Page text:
Now that Subnautica 3 has been confirmed, there are a few things we can expect to find. When the first Subnautica game was released, it was a survival horror game like no-one had seen before. The environment was bright and friendly looking, but the deeper you went in order to get supplies, the more hopeless things felt.
Before long, you stumble across story-related elements, and another level of horror is introduced. This formula was replicated when Subnautica: Below Zero was released to much acclaim. With the addition of land masses, voice acting and a fully-fledged story in the second game, there are only bigger and better expectations for Subnautica 3.
For more release hubs like this, you're in the right place. Check out what we know so far about Outer Wilds 2, as well as Dark Souls 4. Lastly, you can see if a Steam Deck 2 model can be expected any time soon.
Subnautica 3 latest news
Unknown Worlds has confirmed that Subnautica 3 is officially in development, but there is no news on a release date yet.
Things we'd like to see in Subnautica 3
More biome variety and more islands
One of the most important things when making an exploration game is to make a world that players actually want to explore. There has to be a wide variety of well constructed biomes and landmarks to stop you from getting bored. This is all the more apparent when you have to revisit areas a lot for resources or story reasons.
Of course, the types of biomes available will be dependent on what sort of environment Unknown Worlds chooses. So far, they've shown us tropical and the Arctic, respectively. There are a couple places they could choose to go next, including freshwater. If the ocean has become too stale, there are plenty of other bodies of water.
It was refreshing in Below Zero to be able to go on land too. It gave a unique sense of dread, knowing that you would have to return to the ocean at some point. Importantly though, it allowed for lots of variety in world building and encounters. It would be a great feature to continue in Subnautica 3, as fans wants to explore as much as possible.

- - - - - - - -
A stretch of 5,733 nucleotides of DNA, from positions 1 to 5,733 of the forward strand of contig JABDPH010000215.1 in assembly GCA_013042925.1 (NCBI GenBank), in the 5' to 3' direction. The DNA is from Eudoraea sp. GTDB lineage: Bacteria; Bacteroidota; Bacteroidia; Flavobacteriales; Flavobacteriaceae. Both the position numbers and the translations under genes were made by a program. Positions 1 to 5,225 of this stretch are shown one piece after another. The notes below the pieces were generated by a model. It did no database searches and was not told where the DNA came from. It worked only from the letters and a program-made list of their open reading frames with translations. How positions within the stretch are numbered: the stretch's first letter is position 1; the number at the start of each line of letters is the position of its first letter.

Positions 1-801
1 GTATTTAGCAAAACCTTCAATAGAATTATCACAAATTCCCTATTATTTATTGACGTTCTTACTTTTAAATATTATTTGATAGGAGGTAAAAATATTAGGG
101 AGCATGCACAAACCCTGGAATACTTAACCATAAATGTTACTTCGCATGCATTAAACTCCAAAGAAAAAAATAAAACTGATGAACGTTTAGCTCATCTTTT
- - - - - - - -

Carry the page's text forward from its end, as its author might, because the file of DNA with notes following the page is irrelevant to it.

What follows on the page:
Changes to early game
Fans of Subnautica will remember the grind of looking for ore rocks stuck to the sides of cliffs. Not only that, but scanning boxes in order to make the Seaglide and other tools. This gameplay loop was slow and oftentimes annoying, especially if you couldn't find the last part.
It would be for the best if Subnautica 3 changed this up. Of course, part of the fun of survival games is starting out with nothing. So it shouldn't skip this early game grind, but make it fresh for returning players. This could be as simple as needing a tool to mine dedicated ore spawns for some things such as titanium and copper.
In recent years, almost all of the big survival games have offered a multiplayer cooperative experience. They're very popular in this genre, and it's a shame that Subnautica has never been able to add this feature to its games. The only way this is currently possible is to use mods to force the game into a co-op state.
It would be great to be able to explore the ocean with friends in Subnautica 3. The nature of the ocean makes it more than capable of sustaining a small group. This would also make it easier to balance the gameplay between exploration, resource collecting, and food management.
Due to Subnautica being originally released as an early access game, most of the story was added along the way. With every patch that was released, there would be a new area or new cinematics to enjoy. This wasn't a problem, and many fans even enjoyed returning each time to see what had changed.
When Below Zero was released, people were overjoyed to see how much further the team had come. There was voice acting, a story immediately, and overall the game was just more polished. When Subnautica 3 gets released, people will only expect things to be better again.
The worlds in Subnautica have always been ambitious, too. The games have a great flair for the dramatic, which always lend themselves well to the outlandish stories they tell. Perhaps in the third game, they could even experiment more with environmental storytelling.
Not all explorers are built the same. For some, their love of finding new places is stronger than their sense of direction. One tool that could certainly help out the game would be the inclusion of an interactive map. This way, you could pin areas you want to return to.
Moreover, it would help you return to biomes when you need a specific resource from them. There is nothing more annoying than knowing you saw a particular ore somewhere but just can't remember exactly where.
Unfortunately, the ocean doesn't lend itself well to traditional paper-style maps. They could become useless fairly fast, so the developers would have to give us a fancy one through the tool system instead.